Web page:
(Welcome to Now Scream This, a column where horror experts Chris Evangelista and Matt Donato tell you what scary, spooky, and spine-tingling movies are streaming and where you can watch them.)
Matt: Since this is a streaming horror column, it’s hard not to tumble into a Shudder recommendation pattern. There have been times where “Now Scream This” favored mainstream streamers or even free streamers, but I took it upon myself to explore another Tubi appreciation entry. Quietly, without paywalls, Tubi continues to amass a collection of horror titles that rivals, or in some cases overshadows the competition thanks to a vastly more expansive and eclectic catalog. We’re here to expand your horizons, whether that’s selections or providers. Not every “What to watch?” answer can be found on Netflix, Hulu, or Amazon Prime.
Chris: Matt did not make me aware of his plan to include only Tubi movies for his choices, so I’m caught off guard here! Had he told me, I might’ve said, “Tubi, or not Tubi?” But seriously, folks, while Matt’s picks this week have some sort of loose theme (they’re all on Tubi!), mine do not. I guess it’s because I’m such a rebel; a bad boy, if you will. And I guess that means Matt is a square. That’s how it goes, daddy-o! Now excuse me while I hop onto my motorcycle and ride on down to the juke joint for an egg cream.
Now Streaming on Tubi
Matt: With Psycho Goreman on the mind, tying back to Aston-6, may I recommend Adam Brooks and Matthew Kennedy’s The Editor? Those of you lucky enough to catch Censor at Sundance might consider this the satirical, comedy-first take on similar setups (the same goes for Berberian Sound Studio). The “greatest editor in the world” loses his hand in a freak accident and now must cut trashy pulp cinema with his wooden replacement, and while slicing his latest project, is accused of murder after the lead actress is found dead. It’s bonkers, filled with filmmaking meta-humor, and is a rather ridiculous yet righteous Giallo homage. One that grew on me after its festival run, as commentary and spoofability get sloppy-silly under horror’s crimson faucet.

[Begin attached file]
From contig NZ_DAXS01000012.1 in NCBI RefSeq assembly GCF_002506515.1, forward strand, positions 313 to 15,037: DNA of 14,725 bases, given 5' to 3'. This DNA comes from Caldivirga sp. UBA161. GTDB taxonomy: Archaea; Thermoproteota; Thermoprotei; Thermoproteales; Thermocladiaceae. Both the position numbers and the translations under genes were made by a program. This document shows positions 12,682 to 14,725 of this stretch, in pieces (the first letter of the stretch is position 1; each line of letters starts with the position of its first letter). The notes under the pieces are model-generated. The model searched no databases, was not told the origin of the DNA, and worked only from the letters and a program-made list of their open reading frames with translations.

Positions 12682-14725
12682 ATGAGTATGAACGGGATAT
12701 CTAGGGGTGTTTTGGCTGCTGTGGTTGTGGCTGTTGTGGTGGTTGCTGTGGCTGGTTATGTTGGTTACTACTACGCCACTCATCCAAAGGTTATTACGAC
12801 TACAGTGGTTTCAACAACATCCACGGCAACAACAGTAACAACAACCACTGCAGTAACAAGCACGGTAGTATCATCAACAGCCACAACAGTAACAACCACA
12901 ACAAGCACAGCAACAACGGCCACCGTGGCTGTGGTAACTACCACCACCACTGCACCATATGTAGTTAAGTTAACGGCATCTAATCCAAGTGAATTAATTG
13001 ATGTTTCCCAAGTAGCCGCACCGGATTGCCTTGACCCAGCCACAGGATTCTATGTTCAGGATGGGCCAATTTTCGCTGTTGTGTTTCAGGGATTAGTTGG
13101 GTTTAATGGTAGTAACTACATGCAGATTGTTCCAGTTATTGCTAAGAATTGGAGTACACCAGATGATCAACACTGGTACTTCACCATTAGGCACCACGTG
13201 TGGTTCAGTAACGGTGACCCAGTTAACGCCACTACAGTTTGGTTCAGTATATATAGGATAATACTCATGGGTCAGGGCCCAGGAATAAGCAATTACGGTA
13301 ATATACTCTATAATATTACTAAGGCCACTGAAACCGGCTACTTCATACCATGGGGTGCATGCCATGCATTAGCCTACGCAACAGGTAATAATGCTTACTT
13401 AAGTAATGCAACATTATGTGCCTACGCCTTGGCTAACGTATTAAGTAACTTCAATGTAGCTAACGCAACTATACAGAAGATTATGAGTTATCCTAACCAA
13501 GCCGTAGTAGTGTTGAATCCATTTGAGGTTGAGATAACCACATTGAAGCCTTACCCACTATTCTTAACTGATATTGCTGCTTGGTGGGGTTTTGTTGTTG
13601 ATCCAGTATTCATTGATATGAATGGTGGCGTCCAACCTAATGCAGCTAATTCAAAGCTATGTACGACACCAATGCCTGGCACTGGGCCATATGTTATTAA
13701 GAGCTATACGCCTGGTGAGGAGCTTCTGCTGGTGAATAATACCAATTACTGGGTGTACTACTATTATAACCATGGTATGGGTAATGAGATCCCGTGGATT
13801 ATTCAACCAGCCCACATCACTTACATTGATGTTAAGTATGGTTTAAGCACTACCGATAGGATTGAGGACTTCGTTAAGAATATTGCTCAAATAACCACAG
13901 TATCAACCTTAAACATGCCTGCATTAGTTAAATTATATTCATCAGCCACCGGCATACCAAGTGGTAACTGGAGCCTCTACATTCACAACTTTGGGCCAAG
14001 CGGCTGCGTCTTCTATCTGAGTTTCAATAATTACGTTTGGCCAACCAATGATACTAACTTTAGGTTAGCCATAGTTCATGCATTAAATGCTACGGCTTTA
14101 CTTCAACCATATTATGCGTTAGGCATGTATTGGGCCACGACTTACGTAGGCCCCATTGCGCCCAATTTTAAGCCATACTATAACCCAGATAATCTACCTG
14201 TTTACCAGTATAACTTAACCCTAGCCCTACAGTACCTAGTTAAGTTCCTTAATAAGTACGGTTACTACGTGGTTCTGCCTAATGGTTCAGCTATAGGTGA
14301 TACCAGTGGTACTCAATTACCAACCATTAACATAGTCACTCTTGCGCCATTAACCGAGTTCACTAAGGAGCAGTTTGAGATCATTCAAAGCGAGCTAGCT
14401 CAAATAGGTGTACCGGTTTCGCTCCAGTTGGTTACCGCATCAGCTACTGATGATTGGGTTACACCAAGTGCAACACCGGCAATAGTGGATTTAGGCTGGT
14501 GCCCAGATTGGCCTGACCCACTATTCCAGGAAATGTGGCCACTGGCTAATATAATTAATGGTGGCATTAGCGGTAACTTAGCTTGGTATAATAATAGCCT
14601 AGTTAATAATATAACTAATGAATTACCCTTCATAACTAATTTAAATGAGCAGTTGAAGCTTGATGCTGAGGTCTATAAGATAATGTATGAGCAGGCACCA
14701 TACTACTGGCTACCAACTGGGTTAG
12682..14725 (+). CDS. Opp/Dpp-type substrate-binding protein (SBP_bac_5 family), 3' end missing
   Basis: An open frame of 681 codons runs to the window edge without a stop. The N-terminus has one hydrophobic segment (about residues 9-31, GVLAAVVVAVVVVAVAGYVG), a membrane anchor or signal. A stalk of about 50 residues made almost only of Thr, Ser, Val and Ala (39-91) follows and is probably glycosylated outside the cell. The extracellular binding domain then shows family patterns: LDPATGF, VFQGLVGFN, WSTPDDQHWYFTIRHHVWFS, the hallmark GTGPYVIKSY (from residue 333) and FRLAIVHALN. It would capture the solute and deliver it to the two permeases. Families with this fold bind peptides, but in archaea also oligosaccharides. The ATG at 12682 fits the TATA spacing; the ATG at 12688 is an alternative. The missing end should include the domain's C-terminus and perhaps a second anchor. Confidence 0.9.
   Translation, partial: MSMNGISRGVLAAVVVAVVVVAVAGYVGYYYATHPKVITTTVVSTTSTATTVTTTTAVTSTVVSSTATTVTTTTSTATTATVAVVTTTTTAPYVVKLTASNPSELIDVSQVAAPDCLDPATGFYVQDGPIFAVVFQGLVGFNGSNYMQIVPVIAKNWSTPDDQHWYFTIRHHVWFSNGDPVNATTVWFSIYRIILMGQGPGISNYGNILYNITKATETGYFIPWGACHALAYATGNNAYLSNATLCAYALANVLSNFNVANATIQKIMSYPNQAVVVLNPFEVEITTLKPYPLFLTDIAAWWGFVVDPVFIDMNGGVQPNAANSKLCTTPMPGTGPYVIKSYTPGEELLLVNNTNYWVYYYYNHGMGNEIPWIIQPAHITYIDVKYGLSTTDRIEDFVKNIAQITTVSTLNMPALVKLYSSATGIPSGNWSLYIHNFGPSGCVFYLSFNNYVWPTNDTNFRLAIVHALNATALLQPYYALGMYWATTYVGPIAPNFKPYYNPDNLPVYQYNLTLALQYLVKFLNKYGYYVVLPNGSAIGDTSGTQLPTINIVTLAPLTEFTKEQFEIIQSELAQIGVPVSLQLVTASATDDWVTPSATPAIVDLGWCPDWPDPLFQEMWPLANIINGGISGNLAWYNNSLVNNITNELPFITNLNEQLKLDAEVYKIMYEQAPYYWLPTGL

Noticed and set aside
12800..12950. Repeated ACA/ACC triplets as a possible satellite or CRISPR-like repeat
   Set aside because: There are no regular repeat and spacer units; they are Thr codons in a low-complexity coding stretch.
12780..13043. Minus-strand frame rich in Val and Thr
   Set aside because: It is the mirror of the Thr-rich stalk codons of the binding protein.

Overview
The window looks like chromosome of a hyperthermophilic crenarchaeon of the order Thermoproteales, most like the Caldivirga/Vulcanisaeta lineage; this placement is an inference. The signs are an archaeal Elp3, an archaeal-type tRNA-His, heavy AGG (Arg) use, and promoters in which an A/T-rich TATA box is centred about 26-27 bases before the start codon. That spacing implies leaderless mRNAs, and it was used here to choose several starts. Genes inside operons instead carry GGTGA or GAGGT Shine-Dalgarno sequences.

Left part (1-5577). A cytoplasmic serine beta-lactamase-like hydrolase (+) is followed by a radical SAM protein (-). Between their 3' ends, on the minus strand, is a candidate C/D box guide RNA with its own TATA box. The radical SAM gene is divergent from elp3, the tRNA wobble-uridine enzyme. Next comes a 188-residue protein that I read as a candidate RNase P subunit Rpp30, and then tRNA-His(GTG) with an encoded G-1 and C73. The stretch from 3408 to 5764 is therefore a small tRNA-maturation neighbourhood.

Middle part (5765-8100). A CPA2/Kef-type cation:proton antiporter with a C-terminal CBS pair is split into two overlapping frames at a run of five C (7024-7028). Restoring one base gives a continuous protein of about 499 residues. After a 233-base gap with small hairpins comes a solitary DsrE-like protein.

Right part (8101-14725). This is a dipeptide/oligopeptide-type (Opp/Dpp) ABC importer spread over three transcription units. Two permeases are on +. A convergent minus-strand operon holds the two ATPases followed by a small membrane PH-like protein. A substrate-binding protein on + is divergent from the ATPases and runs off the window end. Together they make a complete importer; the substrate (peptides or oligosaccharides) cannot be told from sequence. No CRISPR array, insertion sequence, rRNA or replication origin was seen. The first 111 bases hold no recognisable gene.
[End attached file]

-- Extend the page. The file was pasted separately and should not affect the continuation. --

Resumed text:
Chris: This is so much fun; just stylish and funny and full of great gags. I love me some Astron-6.
Now Streaming on Tubi
Matt: Tubi gets a bad rap for promoting Walmart dollar bin titles like Werewolf Island or Ouija Shark, but there are legitimate overnight sensations and festival darlings like It Follows available. David Robert Mitchell’s experiment in hopelessness and one-step-behind suspense admirably intensifies from its body-pretzel open to final lurching paces forward. Alongside The Guest, It Follows made Maika Monroe’s name common in horror-focused households as Mitchell’s narrative may or may not be a metaphor for sexually transmitted diseases. Perhaps it’s just symbolism about the unending existential dread that will follow us to our final resting place? In any case, critics (including myself) lauded It Follows with heaps of praise you can now either justify or bemoan from the comfort of your couch without breaking the bank. Can you really outrun…blah blah blah just watch and experience for yourself!
Chris: I remember when It Follows came out, and everyone was raving over it. “I gotta see this for myself!” I said. The end result: I really liked this movie until the last twenty minutes, at which point I felt like it completely went off the rails. Still, everything before that is fucking solid.
The Poughkeepsie Tapes
Now Streaming on Tubi and Amazon Prime